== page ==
Therapeutic Riding

What is therapeutic riding?

Therapeutic riding helps physcially: It uses the movement of the horse to help heal. The movement of the horse simulates the movement of a person moving. So when you put a child with unused muscles (for whatever reason) onto a horse, without the child even being aware of it, these muscles are being moved and exercised, and. due to the fact that we don’t use saddles, the warmth of the horse’s body comes through to the muscles of the rider and warms them, a basic need for any physical therapy session. Now the muscles are being warmed, and gently stretched, and exercised and built up without any physical exertion on the child’s part. Obviously where I use the word child you can substitute any person! The horse’s back moves backward and forward and side to side thus thoroughly exercising muscles and building core strength. This enables the child’s posture to improve dramatically.

It helps emotionally and psychologically: Horses are very sensitive animals, and respond to human emotions immediately. Not only do they mirror the child’s emotions so that the councillor/instructor can see what the child is feeling, but they respond to the child in such a way that the child sees the effect his moods and actions have on another being, and see the reaction which occurs in response to their action, and in such a way they learn to be sensitive to another person and to moderate their actions accordingly. The horses will never judge the child for their disability or emotional instability, and this gives the child a sense of safety and comradeship which the councillor/instructor can then reinforce and build on to apply to life. The child learns responsibility towards the horse, learns to brush, water, feed the horse and in this way realises how useful and needed they are. All of these feelings will be carried through to other aspects of their lives.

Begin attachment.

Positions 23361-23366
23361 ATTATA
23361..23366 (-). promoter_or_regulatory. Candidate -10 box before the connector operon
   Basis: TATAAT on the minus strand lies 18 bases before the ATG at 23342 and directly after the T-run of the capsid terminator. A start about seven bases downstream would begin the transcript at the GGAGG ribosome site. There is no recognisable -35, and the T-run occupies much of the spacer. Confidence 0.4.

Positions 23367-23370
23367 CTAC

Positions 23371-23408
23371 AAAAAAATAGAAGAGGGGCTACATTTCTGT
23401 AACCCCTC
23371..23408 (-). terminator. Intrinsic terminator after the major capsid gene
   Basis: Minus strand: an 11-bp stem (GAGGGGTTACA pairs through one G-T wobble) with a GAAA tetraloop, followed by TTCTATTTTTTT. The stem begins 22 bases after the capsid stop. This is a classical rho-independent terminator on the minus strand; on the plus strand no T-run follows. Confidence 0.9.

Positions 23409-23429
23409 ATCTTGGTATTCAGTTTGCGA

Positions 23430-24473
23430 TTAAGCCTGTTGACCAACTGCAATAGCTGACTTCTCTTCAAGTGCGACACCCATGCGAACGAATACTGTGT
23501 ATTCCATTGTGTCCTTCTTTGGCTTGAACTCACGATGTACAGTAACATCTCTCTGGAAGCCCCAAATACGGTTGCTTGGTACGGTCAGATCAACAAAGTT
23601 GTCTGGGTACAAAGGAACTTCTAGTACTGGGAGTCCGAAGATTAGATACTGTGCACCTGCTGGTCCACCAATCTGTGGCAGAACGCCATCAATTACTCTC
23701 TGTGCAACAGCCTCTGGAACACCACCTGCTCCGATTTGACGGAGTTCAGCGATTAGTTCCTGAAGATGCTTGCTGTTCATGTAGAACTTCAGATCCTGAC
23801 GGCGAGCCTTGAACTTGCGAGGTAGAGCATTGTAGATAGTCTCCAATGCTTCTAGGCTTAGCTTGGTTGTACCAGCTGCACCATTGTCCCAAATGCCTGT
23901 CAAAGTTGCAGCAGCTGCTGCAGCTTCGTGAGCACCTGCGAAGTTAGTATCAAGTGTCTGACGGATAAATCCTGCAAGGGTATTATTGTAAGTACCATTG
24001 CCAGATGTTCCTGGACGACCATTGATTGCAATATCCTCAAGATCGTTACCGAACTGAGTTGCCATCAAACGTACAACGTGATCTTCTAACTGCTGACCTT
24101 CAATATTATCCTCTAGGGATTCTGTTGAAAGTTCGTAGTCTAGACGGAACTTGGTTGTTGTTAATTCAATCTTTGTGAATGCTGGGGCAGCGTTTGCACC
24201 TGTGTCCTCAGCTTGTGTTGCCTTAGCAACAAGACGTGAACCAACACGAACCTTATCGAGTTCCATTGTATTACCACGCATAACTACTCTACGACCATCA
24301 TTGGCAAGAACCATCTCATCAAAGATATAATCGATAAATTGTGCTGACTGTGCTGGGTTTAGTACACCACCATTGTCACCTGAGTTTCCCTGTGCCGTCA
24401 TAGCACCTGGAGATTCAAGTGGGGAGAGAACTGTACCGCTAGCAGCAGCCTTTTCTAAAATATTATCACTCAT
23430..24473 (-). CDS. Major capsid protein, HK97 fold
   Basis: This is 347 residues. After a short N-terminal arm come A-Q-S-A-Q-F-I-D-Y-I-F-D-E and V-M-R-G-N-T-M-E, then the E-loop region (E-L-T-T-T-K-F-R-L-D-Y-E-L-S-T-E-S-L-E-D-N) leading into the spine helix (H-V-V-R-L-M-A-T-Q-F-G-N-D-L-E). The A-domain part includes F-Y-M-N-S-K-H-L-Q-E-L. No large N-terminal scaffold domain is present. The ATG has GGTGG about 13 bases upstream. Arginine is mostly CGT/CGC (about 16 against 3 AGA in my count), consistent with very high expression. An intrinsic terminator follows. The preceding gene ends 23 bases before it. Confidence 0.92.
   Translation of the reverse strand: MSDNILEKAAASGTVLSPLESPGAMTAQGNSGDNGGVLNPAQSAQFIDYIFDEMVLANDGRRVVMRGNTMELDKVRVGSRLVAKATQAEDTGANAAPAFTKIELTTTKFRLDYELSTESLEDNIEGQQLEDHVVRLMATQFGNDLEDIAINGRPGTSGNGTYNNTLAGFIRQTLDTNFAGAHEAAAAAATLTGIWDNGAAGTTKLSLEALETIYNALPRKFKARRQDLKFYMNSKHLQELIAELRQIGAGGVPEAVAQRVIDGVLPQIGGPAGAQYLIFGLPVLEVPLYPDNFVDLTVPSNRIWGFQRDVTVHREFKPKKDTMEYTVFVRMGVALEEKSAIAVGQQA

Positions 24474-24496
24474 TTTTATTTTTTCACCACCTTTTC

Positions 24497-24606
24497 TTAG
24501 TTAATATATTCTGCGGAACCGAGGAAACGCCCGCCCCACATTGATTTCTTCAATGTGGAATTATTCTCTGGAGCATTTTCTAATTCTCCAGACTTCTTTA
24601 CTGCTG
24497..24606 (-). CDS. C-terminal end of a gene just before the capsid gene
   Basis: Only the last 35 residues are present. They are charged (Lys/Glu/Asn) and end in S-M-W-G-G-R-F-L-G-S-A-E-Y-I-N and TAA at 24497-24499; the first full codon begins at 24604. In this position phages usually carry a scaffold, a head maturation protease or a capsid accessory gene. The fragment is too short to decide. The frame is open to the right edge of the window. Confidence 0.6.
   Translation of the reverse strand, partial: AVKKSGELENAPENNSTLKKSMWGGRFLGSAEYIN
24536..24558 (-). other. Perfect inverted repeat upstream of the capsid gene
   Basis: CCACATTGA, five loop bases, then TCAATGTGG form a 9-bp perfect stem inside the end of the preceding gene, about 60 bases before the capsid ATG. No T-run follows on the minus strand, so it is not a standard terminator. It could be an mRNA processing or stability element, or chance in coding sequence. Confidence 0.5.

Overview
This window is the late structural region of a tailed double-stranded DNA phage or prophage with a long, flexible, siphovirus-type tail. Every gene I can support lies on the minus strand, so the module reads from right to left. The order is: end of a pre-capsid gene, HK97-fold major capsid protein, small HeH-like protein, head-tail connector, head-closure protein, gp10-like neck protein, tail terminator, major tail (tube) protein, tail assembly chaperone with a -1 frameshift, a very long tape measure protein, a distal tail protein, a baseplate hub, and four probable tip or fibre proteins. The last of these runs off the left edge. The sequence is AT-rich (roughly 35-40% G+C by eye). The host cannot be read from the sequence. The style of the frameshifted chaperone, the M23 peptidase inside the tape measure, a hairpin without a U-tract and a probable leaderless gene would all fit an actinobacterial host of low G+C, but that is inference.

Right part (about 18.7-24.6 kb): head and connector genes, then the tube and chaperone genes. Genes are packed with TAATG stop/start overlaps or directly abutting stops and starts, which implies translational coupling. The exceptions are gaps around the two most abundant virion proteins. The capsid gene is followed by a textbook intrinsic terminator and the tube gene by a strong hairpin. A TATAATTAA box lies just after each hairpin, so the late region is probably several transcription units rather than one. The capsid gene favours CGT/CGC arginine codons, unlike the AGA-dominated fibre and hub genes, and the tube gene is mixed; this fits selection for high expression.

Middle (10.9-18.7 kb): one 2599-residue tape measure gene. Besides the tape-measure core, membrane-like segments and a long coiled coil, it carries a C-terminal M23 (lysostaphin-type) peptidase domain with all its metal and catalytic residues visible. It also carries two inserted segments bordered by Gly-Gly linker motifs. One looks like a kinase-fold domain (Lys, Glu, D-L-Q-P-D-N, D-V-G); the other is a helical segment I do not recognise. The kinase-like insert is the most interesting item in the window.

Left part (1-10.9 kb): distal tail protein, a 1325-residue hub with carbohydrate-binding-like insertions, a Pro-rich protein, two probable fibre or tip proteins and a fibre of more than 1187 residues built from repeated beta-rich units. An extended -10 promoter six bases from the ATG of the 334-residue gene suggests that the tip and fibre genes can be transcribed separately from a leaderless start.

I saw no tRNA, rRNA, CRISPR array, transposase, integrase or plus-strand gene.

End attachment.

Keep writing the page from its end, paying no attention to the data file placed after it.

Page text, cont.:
It helps with Occupational Therapy: It is an understood fact that the development and building of core muscles follows through to fine motor skills and even eye control. So the strengthening and exercising of core muscles will at the same time, without the child being aware, be exercising fine muscles, improving fine motor skills, improving eye tracking. Riding requires equal exercising and use of both sides of the body, you cannot have a stronger side whilst riding a horse, the left hand does equal work to the right hand, the left leg does equal work to the right leg. We do exercises to cross the centre, we use fine muscles for eye and hand control, we use gross muscles for balance and movement, and all of these help the child in need of occupational therapy. The child with ADHD can be given a pony with a rough gait to satisfy his need for tactile stimulation, you will see an immediate relaxation in this child’s demeanour as the stimulation from the horse meets his physical needs, and the concentration on the riding task in hand keeps their minds busy and steady, enabling them to co-ordinate body and mind, hand and eye. The child with spatial issues is helped by the muscular movement of the horse underneath the body as well as the forward propulsion of the horse, such that they realise that their position in space can alter safely with this big strong safe body under them, in conjunction with the fact that a slight movement of their own body can influence this big body both positively or negatively.

Therapeutic Riding is MAGIC!

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